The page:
The U.S. Supreme Court refused to hear an appeal by Florida Governor, Republican and presidential-candidate wannabe Rick Scott. Scott, since 2011, has been trying to mandate random drug tests for some 85,000 state workers because, yeah, drugs are bad or something. Scott’s executive order did not apply only to employees, such as drivers or pilots, whose duties might in fact be severely affected by drug use. Everybody, from receptionists to scuba divers, would be subject. By refusing to reopen the case, the Supreme Court agreed that Scott’s order was so broad as to violate Constitutional protections against unwarranted search and seizure.
Scott issued a statement saying state employees “should have the right to work in a safe and drug free environment, just like in any other business.” The governor noted that portions of the case are still being debated in Miami federal court and that he would “continue to fight” for expanded employee drug testing despite the Supreme Court’s decision not to take up the case.
How Did the Supreme Court Get Involved Anyway?
The interesting thing is that this issue was put on the Supreme Court’s doorstep at all. A lower court already conclusively said no, sweeping random drug tests are not Constitutional. Done, next issue please. The state of Florida didn’t want to let the tests go, and sought to appeal to the Supreme Court, hoping they might say yes when all the lower courts had already said no. The thing is that lots of people want their cases heard by the Supremes, and so there is a weeding out process. Basically, you have to first ask the Court to take your case. Such asking is done quite formally, via a petition, called a writ of certiorari, or simply a cert. Through the cert process, the court sets its own agenda. Some 10,000 certs are submitted in a typical year.
Typically, fewer than 100 of those 10,000 petitions are chosen to move forward for a possibly precedent-setting decision. However, only a tiny number of all the certs filed are initiated by the government; on average, just 15 in a Supreme Court term. Tough odds. The bottom line is if the Supreme Court chooses not to hear from case, the lower court decision stands. That’s what happened with Florida, and Scott lost. Again.
It’s undoubtedly a measure of the importance the Scott administration gives to random drug testing above all else that it chose to take such an aggressive stance, especially given the desperately low odds of success. In fact, Scott pressed the appeal despite a warning from U.S. District Judge Ursula Ungaro — who first ruled against the program in April 2012 — that there was “probably about zero” chance of success.
Keep in mind that putting together an appeal isn’t cheap, but Scott won’t say how much taxpayer money it cost. So, the ACLU has filed a public records request seeking how much the state has been spending on the case. Howard Simon, executive director of the ACLU of Florida, said it’s likely to run into the hundreds of thousands of dollars of taxpayer money.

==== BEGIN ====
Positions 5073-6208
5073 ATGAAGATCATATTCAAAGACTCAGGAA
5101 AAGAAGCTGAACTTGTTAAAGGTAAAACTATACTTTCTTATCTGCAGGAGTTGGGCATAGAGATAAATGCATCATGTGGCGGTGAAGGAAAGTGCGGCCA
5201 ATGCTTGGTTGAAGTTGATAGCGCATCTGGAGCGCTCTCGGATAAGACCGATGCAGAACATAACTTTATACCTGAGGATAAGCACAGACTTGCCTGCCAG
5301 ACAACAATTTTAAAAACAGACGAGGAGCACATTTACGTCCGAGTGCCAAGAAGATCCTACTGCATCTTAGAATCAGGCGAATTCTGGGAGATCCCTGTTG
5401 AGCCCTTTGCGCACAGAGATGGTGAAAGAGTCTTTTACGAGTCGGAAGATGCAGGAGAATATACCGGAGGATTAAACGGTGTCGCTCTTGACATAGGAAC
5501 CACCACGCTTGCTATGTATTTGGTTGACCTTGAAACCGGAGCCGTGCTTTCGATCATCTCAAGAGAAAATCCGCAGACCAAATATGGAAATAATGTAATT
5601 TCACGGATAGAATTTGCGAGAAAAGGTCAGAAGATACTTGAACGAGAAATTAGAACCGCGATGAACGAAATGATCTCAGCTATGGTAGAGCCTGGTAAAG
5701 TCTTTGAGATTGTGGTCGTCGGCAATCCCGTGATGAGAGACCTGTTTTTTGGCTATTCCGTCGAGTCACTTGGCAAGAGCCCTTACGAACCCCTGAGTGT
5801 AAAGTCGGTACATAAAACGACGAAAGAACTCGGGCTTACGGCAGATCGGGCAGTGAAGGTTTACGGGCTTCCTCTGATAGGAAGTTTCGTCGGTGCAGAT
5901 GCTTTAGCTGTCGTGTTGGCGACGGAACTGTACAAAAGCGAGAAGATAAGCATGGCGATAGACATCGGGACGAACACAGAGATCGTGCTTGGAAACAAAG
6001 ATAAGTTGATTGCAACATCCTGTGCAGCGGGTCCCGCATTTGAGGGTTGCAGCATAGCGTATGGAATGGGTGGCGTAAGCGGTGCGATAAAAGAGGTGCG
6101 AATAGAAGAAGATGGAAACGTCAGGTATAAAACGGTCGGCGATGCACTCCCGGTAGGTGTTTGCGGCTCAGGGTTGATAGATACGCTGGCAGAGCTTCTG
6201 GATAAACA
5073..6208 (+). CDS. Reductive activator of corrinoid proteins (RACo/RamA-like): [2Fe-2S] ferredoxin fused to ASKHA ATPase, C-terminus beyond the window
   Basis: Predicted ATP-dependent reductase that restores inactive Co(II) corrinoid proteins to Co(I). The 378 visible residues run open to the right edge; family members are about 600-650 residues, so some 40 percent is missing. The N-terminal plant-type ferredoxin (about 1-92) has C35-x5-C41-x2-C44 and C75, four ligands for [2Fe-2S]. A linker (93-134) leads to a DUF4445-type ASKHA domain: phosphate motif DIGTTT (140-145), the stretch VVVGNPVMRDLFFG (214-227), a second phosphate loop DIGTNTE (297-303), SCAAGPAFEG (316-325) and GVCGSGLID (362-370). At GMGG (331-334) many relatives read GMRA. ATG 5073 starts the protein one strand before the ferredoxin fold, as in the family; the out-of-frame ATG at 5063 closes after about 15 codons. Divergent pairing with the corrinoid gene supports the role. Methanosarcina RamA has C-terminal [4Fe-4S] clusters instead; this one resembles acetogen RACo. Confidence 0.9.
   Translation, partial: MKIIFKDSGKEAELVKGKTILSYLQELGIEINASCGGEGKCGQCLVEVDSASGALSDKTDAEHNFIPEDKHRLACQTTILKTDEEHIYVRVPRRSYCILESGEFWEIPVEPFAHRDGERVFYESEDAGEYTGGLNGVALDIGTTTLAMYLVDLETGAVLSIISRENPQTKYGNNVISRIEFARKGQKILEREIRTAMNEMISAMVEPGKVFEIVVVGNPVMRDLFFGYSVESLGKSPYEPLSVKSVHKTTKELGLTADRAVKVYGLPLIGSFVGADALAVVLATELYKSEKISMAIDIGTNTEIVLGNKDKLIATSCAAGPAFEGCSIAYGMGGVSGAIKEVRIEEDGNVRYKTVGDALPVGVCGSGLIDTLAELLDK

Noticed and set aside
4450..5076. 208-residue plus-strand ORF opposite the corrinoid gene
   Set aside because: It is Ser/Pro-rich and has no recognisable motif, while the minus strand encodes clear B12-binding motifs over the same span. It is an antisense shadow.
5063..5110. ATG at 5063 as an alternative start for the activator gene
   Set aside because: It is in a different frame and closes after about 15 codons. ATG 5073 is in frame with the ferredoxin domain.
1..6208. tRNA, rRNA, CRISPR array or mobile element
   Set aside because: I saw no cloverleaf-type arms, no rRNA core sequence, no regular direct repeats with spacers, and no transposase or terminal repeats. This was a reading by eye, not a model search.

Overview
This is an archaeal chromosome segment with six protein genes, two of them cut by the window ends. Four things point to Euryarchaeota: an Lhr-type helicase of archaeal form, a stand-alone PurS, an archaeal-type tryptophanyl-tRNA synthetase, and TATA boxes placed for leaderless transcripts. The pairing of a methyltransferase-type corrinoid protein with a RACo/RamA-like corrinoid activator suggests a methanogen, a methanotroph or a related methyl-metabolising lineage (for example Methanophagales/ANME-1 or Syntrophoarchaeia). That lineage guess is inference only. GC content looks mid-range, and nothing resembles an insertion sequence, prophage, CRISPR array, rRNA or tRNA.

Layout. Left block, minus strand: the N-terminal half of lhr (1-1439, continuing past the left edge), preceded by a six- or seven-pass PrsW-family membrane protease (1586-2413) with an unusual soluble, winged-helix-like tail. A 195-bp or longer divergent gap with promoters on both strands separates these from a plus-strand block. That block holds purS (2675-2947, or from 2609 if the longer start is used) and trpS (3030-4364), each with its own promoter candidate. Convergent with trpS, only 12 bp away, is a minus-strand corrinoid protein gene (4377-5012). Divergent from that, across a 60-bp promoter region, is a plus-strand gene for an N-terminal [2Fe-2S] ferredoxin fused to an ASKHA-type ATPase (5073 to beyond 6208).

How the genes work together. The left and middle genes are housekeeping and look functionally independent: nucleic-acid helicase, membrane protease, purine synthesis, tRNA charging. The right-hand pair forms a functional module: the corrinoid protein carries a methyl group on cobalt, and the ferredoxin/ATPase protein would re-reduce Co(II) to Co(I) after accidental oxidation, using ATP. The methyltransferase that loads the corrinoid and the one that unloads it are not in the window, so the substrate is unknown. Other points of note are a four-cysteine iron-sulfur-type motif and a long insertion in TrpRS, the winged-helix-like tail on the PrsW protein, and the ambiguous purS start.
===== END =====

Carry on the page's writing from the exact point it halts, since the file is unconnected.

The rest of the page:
You may thus not be surprised to learn Scott is up for re-election this fall.
You’ll be equally not surprised that of all the state employees Scott wanted to randomly drug test, he did not include the Florida legislature or any Florida judges. He also did not include himself. You think if Floridians might want one employee to have a clear head at work, it’d be the top guy.
Small world, huh? Rick Scott, the guy who just can’t seem to find enough excuses to try and drug test more people in Florida, owned a $62 million stake in the Soltanic Corporation, a chain of urgent care centers that, among other things, specializes in confidential drug testing. He transferred the shares of the company to his wife in January of 2011 just three months before both mandating that state employees would be tested and signing another law (below) for welfare testing into effect. Scott in fact founded the company himself in 2001, but claims due to the transferrance of shares to his wife he no longer as any connection to its business.
Interestingly, during the brief period of time the random testing program was actually in force in Florida, the state actually lost money on the deal. Florida required people to pay upfront for their own tests, and then reimbursed those who passed. Since such a small number of people did indeed test positive, the state actually lost $45,780 because of the program.
Welfare and Drugs
This isn’t the first time that a federal court has had to step in against Scott’s drug test fetish. A judge in December refused to hear an appeal to overturn a previous ruling requiring applicants for welfare benefits to undergo mandatory drug testing. That decision made it clear that Florida could not require drug tests as a precondition for public benefits someone was otherwise entitled to receive. Scott also seeks to appeal that case, and has until a May 5 deadline to file with the 11th U.S. Circuit Court of Appeals. Scott does love him some random drug testing, yes he does.